Sunday-afternoon football brought out all of the experts when it came to when and how to properly protest. Of course, these lessons in protests were mainly aimed at the black athletes protesting injustice by sitting out the national anthem, and, of course, they came from white people because white people know best when it comes to patriotism and telling black people what to do (they get it from their forefathers).
Players from the Miami Dolphins and Kansas City Chiefs cornerback Marcus Peters made political gestures either by kneeling during the anthem or even raising the "black power" fist. All the while, two celebrities in particular had an interesting Sunday on social media.
Model Kate Upton and actor Michael Rapaport apparently shared similar sentiments when it came to people respecting 9/11 and not protesting, and decided to give lessons in protesting. And then they learned really fast that no one wanted or asked for their opinions.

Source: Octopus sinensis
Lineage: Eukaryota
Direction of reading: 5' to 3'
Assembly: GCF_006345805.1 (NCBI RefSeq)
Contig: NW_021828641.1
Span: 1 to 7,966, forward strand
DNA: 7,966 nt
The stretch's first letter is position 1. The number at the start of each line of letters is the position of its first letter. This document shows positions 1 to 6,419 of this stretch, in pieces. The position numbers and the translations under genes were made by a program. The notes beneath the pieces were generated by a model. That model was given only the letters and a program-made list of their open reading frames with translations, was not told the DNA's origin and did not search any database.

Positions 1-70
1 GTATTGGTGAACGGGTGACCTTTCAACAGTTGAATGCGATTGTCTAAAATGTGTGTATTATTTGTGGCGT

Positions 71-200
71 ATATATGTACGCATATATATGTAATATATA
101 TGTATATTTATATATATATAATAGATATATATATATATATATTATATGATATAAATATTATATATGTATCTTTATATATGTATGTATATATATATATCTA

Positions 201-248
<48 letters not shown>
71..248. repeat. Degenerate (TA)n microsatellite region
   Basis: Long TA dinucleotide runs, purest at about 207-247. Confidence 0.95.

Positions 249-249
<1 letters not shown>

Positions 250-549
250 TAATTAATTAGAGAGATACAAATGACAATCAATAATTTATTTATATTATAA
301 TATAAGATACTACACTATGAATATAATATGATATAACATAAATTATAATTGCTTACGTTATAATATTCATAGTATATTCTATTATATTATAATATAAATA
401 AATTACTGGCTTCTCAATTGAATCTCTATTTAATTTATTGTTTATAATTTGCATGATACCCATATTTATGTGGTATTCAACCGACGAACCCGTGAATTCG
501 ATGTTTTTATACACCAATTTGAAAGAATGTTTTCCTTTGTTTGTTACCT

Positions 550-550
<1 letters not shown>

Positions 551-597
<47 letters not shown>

Look at Miss Upton telling all the Negroes how to protest. But when she was asked a few important questions, of course she had nothing to say:
And here's Rapaport. You may remember him from such classics as Higher Learning, in which he played a racist skinhead named Remy. Rapaport considers himself to be a "down-ass white boy," and a purveyor of all things hip-hop. But, of course, in typical "down-ass white boy" style, he isn't really that down when it comes to issues black people face. Rapaport actually threatened that he'd remove any player from his fantasy football team if that player protested during the national anthem. Because we all know that players care about who carries them on their fantasy football team.
Rapaport then spent most of his Sunday evening unintelligently responding to people's tweets and name-calling, which is probably on par with his dismal acting career. It's funny how
white people always want to advise black people on when, where and how to protest, but when it comes to the systemic injustices and the reasons black people are protesting, they have very little to say.